yet be foreseen. Hanno Rauterberg in the German newspaper Die Zeit calls advertising a new kind of dictatorship that cannot be escaped. Ad creep: "There are ads in schools, airport lounges, doctors offices, movie theaters, hospitals, gas stations, elevators, convenience stores, on the Internet, on fruit, on ATMs, on garbage cans and countless other places. There are ads on beach sand and restroom walls.. One of the ironies of advertising in our times is that as commercialism increases, it makes it that much more difficult for any particular advertiser to succeed, hence pushing the advertiser to even greater efforts. Within a decade advertising in radios climbed to nearly 18 or 19 minutes per hour; on prime-time television the standard until 1982 was no more than 9.5 minutes of advertising per hour, today its between 14 and 17 minutes. With the introduction of the shorter 15-second-spot the total amount of ads increased even more dramatically. Ads are not only placed in breaks but e. g. also into baseball telecasts during the game itself. They flood the internet, a market growing in leaps and bounds. Other growing markets are product placements in entertainment programming and in movies where it has become standard practice and virtual advertising where products get placed retroactively into rerun shows. Product billboards are virtually inserted into Major League Baseball broadcasts and in the same manner, virtual street banners or logos are projected on an entry canopy or sidewalks, for example during the arrival of celebrities at the 2001 Grammy Awards. Advertising precedes the showing of films at cinemas including lavish film shorts produced by companies such as Microsoft or DaimlerChrysler. The largest advertising agencies have begun working aggressively to co-produce programming in conjunction with the largest media firms creating Infomercials resembling entertainment programming.

Opponents equate the growing amount of advertising with a tidal wave and restrictions with damming the flood. Kalle Lasn, one of the most outspoken critics of advertising on the international stage, considers advertising the most prevalent and toxic of the mental pollutants. From the moment your radio alarm sounds in the morning to the wee hours of latenight TV micro jolts of commercial pollution flood into your brain at the rate of around 3,000 marketing messages per day. Every day an estimated twelve billion display ads, 3 million radio commercials and more than 200,000 television commercials are dumped into North Americas collective unconscious In the course of his life the average American watches three years of advertising on television.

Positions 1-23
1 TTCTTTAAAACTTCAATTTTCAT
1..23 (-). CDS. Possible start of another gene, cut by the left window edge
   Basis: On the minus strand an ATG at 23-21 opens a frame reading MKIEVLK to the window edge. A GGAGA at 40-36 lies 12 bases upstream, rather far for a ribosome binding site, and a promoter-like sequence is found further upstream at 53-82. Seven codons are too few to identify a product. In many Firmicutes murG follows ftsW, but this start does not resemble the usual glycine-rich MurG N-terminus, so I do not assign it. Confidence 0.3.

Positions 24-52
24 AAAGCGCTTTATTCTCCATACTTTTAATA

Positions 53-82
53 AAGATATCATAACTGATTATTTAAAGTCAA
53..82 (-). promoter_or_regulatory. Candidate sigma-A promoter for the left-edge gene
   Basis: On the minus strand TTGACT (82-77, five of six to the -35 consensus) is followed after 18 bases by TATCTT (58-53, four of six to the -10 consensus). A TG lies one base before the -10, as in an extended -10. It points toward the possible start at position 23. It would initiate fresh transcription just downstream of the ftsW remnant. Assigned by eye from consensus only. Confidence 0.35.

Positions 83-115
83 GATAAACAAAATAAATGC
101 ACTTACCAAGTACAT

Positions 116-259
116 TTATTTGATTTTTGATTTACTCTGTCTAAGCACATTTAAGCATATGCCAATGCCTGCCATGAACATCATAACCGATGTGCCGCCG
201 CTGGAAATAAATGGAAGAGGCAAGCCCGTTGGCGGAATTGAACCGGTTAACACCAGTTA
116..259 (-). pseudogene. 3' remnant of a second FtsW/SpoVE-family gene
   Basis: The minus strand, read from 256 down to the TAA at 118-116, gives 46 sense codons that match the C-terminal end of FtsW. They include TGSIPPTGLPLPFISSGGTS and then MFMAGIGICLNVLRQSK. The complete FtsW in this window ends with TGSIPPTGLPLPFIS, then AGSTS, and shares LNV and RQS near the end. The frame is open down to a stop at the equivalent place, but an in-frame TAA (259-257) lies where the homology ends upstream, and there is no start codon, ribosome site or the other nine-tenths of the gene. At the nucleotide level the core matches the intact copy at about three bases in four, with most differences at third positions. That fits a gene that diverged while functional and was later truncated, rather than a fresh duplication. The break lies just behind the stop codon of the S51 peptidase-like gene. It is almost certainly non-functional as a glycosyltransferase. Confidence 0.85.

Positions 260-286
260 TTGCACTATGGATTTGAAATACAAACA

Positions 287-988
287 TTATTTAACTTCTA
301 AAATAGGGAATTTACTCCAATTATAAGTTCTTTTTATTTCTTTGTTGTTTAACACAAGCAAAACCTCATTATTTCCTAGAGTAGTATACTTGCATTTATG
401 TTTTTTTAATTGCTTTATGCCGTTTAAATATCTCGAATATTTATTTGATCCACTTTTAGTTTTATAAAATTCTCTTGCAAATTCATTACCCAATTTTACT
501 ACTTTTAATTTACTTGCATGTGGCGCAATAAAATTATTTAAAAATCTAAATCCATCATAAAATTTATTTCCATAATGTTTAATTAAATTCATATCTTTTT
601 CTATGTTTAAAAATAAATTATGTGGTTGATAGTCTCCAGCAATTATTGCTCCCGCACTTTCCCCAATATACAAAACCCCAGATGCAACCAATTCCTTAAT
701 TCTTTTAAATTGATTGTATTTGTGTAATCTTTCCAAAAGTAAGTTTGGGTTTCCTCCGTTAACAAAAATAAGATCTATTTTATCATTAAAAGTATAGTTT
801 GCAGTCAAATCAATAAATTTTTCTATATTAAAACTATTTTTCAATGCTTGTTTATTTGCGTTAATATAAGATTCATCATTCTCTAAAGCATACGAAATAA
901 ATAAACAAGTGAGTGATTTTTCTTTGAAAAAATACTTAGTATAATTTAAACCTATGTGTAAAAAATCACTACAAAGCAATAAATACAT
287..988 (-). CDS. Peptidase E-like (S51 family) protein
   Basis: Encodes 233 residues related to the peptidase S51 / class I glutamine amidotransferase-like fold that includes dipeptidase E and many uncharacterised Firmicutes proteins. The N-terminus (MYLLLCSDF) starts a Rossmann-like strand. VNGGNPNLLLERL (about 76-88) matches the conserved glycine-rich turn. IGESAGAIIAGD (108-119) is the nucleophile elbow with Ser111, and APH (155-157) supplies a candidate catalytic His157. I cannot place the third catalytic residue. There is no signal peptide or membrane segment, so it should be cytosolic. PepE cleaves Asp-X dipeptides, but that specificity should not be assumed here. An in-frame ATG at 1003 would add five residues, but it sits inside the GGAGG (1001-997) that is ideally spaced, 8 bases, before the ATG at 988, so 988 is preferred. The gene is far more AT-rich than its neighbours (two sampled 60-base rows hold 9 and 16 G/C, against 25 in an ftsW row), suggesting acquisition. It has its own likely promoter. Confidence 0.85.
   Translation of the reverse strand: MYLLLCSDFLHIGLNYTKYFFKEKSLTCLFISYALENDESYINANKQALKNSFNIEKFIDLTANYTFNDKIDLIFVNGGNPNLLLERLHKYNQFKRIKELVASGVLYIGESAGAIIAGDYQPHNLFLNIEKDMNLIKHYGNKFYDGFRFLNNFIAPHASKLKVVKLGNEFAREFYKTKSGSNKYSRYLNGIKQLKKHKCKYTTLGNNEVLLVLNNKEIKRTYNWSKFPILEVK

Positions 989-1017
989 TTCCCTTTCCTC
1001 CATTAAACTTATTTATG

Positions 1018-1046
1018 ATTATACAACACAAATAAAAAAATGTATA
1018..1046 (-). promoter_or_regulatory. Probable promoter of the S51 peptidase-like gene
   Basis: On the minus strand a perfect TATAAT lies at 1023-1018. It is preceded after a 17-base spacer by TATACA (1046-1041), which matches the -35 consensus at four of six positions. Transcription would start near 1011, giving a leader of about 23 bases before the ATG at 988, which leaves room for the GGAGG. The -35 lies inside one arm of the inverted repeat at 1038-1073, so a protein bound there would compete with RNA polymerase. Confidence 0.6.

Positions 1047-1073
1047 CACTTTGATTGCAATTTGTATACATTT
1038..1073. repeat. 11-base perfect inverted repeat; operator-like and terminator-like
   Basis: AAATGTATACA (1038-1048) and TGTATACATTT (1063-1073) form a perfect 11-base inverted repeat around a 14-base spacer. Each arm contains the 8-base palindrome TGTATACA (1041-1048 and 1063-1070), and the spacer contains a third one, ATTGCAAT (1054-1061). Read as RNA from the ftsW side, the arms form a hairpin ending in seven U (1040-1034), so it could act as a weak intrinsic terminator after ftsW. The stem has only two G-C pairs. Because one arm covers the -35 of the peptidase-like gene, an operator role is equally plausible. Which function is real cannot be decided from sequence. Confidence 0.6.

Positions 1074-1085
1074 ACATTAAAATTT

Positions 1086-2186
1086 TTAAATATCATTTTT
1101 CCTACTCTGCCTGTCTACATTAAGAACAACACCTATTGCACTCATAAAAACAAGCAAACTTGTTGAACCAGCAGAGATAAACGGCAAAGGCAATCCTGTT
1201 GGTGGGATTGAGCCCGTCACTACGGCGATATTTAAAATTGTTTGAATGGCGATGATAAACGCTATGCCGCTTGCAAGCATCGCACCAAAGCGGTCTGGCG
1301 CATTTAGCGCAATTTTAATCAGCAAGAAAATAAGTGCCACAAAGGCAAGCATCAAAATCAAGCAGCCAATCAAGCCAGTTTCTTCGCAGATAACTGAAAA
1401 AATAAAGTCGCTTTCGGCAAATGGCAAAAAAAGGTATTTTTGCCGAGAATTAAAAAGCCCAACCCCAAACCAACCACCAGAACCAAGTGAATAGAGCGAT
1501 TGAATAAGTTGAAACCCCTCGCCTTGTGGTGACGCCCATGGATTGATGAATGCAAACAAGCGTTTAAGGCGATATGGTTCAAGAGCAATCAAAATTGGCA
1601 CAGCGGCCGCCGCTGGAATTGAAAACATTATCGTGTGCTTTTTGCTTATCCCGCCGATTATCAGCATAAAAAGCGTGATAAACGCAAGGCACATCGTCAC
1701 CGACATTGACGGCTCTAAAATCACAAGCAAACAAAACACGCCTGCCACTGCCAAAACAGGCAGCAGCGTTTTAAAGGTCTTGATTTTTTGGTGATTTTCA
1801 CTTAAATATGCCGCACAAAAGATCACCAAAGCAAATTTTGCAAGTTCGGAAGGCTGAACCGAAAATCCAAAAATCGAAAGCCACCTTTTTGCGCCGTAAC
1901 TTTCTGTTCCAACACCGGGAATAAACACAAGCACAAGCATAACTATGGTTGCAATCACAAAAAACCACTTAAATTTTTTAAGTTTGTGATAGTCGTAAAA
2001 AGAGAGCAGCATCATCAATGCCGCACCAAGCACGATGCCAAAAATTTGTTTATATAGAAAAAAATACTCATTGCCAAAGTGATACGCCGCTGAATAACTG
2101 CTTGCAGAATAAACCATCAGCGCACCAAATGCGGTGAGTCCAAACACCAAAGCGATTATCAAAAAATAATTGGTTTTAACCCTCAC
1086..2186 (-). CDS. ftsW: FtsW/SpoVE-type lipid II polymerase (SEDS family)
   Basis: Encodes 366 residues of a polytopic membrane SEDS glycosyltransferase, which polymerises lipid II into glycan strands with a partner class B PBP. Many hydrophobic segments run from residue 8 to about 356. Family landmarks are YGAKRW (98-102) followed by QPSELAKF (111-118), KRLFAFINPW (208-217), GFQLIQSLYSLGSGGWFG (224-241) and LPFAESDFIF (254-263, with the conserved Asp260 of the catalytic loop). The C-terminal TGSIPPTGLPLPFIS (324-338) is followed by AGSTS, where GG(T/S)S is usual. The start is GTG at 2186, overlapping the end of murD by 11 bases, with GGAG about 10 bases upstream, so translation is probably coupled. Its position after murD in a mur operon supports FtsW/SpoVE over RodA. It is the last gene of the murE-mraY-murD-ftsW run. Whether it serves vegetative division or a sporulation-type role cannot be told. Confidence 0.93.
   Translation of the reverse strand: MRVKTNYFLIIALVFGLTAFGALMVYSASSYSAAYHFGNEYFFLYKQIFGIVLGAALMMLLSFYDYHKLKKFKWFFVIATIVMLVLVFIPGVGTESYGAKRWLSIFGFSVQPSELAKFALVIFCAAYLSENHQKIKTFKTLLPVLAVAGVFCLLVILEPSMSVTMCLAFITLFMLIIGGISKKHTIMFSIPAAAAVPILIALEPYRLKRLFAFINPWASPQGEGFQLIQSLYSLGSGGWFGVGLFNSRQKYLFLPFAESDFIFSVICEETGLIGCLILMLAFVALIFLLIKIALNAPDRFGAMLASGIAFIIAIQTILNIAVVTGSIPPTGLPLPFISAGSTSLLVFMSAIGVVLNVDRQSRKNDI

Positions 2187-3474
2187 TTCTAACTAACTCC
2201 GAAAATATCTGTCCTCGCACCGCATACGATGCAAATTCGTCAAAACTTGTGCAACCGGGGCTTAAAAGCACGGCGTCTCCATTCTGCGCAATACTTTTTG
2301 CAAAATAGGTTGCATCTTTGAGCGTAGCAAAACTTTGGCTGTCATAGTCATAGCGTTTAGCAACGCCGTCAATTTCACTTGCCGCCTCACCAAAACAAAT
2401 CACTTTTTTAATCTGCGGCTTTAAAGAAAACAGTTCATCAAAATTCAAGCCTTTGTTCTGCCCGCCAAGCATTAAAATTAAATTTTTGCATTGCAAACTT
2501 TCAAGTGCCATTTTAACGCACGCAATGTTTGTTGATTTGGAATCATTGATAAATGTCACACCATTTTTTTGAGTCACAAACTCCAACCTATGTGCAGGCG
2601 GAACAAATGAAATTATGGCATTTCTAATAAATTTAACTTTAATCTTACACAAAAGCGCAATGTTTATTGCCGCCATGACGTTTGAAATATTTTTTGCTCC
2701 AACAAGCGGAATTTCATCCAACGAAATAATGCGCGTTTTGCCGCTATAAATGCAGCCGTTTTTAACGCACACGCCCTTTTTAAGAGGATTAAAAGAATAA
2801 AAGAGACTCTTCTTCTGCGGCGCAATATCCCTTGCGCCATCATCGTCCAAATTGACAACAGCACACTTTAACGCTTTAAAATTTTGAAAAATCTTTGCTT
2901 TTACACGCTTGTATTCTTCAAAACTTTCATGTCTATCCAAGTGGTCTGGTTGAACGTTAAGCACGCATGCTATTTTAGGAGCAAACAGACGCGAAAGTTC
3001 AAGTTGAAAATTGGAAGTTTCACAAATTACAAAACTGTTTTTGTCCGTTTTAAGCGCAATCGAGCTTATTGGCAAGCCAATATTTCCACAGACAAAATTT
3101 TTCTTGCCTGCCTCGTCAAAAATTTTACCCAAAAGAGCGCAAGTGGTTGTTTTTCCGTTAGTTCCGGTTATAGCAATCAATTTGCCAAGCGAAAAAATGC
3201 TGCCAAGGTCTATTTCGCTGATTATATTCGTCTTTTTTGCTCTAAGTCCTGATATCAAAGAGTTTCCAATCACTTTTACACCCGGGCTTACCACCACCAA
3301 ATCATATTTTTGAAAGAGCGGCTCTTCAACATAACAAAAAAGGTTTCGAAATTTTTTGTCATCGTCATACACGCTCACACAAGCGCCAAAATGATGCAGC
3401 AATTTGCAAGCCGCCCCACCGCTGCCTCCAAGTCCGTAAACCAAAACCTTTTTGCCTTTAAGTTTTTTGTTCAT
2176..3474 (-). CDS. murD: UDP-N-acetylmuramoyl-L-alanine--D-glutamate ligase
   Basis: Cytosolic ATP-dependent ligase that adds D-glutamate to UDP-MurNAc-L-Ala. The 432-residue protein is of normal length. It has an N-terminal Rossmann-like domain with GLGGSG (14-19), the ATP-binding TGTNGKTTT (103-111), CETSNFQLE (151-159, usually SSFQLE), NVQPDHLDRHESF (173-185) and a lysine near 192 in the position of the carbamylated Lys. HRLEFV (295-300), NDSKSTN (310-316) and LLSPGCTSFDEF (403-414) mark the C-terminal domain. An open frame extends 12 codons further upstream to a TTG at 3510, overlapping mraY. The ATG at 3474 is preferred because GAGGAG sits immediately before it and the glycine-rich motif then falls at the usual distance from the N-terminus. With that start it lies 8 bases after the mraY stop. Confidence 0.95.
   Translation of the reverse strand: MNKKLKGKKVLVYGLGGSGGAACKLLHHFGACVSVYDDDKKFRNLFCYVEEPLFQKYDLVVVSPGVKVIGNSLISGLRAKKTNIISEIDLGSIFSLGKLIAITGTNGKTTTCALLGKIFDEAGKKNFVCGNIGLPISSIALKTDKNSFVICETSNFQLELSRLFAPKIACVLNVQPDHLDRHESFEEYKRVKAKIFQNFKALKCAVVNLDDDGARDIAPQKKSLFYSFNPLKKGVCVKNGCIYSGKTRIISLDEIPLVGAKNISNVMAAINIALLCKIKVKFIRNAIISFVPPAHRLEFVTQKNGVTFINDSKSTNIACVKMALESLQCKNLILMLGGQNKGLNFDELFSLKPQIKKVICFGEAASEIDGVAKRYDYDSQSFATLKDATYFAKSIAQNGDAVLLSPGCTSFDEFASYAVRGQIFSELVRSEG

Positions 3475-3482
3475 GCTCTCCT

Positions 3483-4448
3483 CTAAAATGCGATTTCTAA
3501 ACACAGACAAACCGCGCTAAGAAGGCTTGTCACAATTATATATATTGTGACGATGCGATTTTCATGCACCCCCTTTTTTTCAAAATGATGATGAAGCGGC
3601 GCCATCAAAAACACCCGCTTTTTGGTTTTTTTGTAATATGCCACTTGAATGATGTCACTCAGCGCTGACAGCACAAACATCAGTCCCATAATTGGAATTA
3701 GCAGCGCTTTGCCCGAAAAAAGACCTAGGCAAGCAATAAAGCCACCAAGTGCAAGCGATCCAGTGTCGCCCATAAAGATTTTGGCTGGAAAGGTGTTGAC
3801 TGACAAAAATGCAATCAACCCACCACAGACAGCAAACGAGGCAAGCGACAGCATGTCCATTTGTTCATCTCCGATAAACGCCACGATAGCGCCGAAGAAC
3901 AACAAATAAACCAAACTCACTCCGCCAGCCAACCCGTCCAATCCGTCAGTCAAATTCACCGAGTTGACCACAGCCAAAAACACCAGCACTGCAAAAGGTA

More recent developments are video games incorporating products into their content, special commercial patient channels in hospitals and public figures sporting temporary tattoos. A method unrecognizable as advertising is so-called guerrilla marketing which is spreading buzz about a new product in target audiences. Cash-strapped U.S. cities do not shrink back from offering police cars for advertising. A trend, especially in Germany, is companies buying the names of sports stadiums. The Hamburg soccer Volkspark stadium first became the AOL Arena and then the HSH Nordbank Arena. The Stuttgart Neckarstadion became the MercedesBenz Arena; the Dortmund Westfalenstadion now is the Signal Iduna Park. The former Sky Dome in Toronto was renamed Rogers Centre. Other recent developments are, for example, that whole subway stations in Berlin are redesigned into product halls and exclusively leased to a company. Dsseldorf even has multi-sensorial adventure transit stops equipped with loudspeakers and systems that spread the smell of a detergent. Swatch used beamers to project messages on the Berlin TV-tower and Victory column, which was fined because it was done without a permit. The illegality was part of the scheme and added promotion. Its standard business management knowledge that advertising is a pillar, if not the pillar of the

growth-orientated free capitalist economy. Advertising is part of the bone marrow of corporate capitalism. Contemporary capitalism could not function and global production networks could not exist as they do without advertising.